Kenneth Ayebare, the Chairman of Uganda Cargo Consolidators Association, a group of logistics companies that transport for smaller or group importers, says business has recently gone down. They suspect some importers are holding onto their money until they are sure of the business environment.
are torn between closing their during the election period or staying on to make
a little more money amid uncertainties as to how the next few weeks will
be. Many are convinced that there will be violence in the city as some
people might take advantage of the election events, having gone through chaotic
scenes in November last year.
people were killed and several others injured mostly in Kampala, as security
forces tried to quell riots that followed the arrest of two opposition politicians
on allegations of violating COVID-19 containment measures. The
Kampala Arcades Advocacy Forum, an association of traders operating from
arcades and other buildings in the city center, said then that they lost at
least six members despite not being part of the protests.
The leaders have been urging their members and other city dwellers to avoid
acts that put trade and their lives at risk and urged politicians against
activities that may incite especially unemployed youths.
Many traders are also hopeful that, from the recent experience, security will
prepare early and well enough to ensure a peaceful election period.
This time around, the Spokesman, Muzamiru Kwebiiha says that they are assured that
there will not be violence during the period. There is a mixed situation
regarding the stocking of merchandises in the shops, with some shops fully
stocked while others are almost empty.
Some traders say they have decided to withdraw their goods from the shelves for
safety until they are sure of the stability in the city while some other shops
remain fully stocked. Others say even customers are holding onto their
money, meaning that the daily sales have also gone down.
Those with stocks say they are waiting to see what happens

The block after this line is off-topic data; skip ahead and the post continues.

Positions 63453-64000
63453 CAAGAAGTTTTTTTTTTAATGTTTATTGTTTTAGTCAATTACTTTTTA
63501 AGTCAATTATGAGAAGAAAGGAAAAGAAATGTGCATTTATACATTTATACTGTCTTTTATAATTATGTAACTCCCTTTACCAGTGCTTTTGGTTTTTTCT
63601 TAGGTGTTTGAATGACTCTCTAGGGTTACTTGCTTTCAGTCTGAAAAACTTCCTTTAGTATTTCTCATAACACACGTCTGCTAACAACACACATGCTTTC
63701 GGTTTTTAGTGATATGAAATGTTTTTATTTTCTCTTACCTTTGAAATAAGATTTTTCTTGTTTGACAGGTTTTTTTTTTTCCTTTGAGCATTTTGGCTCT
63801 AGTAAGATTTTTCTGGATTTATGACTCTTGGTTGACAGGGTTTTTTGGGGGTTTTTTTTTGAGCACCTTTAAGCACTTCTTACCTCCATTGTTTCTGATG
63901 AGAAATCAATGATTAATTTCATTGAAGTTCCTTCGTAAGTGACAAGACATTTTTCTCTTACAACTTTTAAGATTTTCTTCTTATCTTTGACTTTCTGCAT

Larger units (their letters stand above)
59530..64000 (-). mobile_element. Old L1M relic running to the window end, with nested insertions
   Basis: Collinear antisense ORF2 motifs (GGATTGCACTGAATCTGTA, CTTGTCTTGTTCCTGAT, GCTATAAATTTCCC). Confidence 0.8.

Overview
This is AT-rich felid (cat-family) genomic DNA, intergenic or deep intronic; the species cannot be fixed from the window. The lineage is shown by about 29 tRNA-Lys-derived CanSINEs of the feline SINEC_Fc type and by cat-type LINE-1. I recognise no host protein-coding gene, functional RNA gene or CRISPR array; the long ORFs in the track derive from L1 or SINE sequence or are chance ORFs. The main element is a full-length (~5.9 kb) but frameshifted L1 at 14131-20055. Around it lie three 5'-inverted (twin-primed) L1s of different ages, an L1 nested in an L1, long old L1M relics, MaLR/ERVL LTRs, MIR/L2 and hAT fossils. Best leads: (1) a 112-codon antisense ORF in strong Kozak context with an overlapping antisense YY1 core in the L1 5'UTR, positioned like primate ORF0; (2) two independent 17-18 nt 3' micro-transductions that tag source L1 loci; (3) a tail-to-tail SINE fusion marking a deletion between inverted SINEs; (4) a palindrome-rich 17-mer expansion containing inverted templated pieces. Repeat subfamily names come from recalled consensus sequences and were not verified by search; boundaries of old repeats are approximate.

in the next few days before deciding whether to close their shops or reduce
their stocks, adding that these stocks have lasted for long as the impact of COVID-19
on customers continues to persist.
// Cue in: “Nga bwetwazze….
Cue out:… “naye tebaakoze.”//
There is also fear that there could be a scarcity of imports over the next
few weeks with logistics companies, saying they expect businesses to go
down. Most of the fast-running household and personal items and garment
are imported from China, with many importers also shopping from Dubai, in the
United Arab Emirates.
Kenneth Ayebare, the Chairman of Uganda Cargo Consolidators Association, a
group of logistics companies that transport for smaller or group importers,
says business has recently gone down. They suspect some importers are
holding onto their money until they are sure of the business environment.
Many others had made orders earlier on fears that China might close for its lunar
holiday this week, instead of the usual February, due to the upsurge in new
cases of COVID-19. Ayebare says that even those that had already made
orders and were waiting for deliveries are telling the logistics companies to
first hold onto the goods.
//Cue in: “most of the traders….
Cue out:…their lunar holiday.”//
Importers, however, say the importance of Dubai as Uganda’s source of imports has
been ebbing in recent years, with more and more traders now shopping directly
from China. Asked about why they are worried about China, Ayebare, who is also
the Chief Executive of Marine Time Cargo, says Dubai and other countries can no
longer sustain supplies for Uganda, considering what happened when china went
into a lockdown.